Some 900 Rio Tinto aluminum workers in Kitimat, British Columbia, members of Unifor Local 2301, set up picket lines July 25 after their contract expired. The strike followed seven weeks of fruitless negotiations and a 100% strike vote.
The strikers operate Rio Tinto’s massive aluminum smelting plant in Kitimat and the powerhouse in Kemano, which furnishes the plant’s electricity. Kitimat is on the west coast about 900 miles north of Vancouver.
“Rio Tinto was given every opportunity to reach a fair deal but showed complete disregard for our issues,” Local President Martin Mcllwrath said in a July 24 news release. “The difficult and demanding work our members do has made this facility a success for generations. We deserve nothing less than an agreement that respects us, and we will stand up for our rights.”
Pensions, retirement benefits, health, safety, jobs and respect are key issues. The company is demanding changes to workers’ retirement pay and benefit levels, including putting younger workers out of the current more secure defined pension contribution plan into a worse defined benefit plan that would be less costly for the bosses.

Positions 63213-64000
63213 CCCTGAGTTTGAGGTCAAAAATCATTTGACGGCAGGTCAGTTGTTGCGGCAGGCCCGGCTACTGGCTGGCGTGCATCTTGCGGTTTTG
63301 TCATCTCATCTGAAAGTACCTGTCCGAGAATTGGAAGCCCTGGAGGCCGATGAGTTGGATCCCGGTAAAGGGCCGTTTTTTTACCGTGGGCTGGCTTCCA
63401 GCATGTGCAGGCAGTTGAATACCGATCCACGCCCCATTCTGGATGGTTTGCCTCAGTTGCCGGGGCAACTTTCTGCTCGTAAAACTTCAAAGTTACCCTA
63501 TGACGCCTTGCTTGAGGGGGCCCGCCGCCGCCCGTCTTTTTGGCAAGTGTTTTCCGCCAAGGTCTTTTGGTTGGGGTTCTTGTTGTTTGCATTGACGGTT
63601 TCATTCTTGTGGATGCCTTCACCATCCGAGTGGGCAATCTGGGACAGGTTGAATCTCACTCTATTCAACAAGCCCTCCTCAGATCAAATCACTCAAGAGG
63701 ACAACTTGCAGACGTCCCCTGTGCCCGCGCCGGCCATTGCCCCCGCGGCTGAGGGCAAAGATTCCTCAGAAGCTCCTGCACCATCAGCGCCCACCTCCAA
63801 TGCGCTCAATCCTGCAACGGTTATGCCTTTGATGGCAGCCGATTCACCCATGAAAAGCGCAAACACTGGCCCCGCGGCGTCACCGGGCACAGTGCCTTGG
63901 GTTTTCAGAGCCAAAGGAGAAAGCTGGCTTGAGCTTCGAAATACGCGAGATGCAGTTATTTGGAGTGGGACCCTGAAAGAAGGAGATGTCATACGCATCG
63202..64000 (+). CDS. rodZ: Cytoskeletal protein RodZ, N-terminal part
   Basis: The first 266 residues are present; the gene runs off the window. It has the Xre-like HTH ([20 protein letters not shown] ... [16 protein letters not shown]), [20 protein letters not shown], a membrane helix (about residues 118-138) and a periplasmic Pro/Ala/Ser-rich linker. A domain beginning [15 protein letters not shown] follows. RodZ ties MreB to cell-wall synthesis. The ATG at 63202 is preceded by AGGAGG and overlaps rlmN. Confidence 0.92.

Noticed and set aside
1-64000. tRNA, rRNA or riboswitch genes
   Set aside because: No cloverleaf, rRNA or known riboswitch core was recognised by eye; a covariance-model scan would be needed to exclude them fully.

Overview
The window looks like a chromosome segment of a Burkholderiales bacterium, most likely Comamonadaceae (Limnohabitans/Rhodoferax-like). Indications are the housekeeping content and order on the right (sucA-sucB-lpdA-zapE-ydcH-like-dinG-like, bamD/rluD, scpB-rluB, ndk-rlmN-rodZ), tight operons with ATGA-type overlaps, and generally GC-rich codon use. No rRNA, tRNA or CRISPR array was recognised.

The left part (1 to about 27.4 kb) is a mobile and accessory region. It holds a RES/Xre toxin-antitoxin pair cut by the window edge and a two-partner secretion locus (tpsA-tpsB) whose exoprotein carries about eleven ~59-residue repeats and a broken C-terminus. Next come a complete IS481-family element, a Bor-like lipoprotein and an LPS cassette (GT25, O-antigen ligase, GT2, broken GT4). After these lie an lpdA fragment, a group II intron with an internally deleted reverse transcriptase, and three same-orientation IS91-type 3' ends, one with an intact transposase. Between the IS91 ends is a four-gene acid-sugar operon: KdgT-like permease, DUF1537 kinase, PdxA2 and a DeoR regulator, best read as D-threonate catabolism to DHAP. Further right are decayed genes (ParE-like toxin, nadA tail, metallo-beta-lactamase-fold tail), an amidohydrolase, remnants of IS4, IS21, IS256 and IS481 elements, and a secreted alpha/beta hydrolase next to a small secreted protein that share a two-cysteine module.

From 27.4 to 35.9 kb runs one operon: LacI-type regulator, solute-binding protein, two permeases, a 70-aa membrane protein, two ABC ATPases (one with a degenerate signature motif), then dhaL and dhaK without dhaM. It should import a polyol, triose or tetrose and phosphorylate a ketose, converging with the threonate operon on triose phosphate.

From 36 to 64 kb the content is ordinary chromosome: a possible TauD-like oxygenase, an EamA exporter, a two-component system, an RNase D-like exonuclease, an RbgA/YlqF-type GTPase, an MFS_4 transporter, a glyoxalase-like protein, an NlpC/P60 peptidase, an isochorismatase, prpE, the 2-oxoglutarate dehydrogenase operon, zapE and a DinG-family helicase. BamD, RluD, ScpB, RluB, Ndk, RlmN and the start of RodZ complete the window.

Negotiations have also focused on a backlog of more than 300 grievances based on the company’s use of contract workers and refusal to hire full-time workers.
Despite the picket lines, the bosses continue to operate the smelter and powerhouse with 265 management personnel under an “essential services” order granted by the British Columbia Labor Relations Board. The bosses say they will run the smelter at 35% of normal capacity until the strike is settled.
Rio Tinto, an Anglo-Australian multinational headquartered in London, is the world’s second-largest metals and mining corporation. It produces iron ore, copper, diamonds, gold and uranium, with 45,000 employees in 35 countries.
Solidarity messages and financial contributions can be sent to email@example.com or Unifor Local 2301, 235 Enterprise Ave., Kitimat, B.C. V8C 2C8.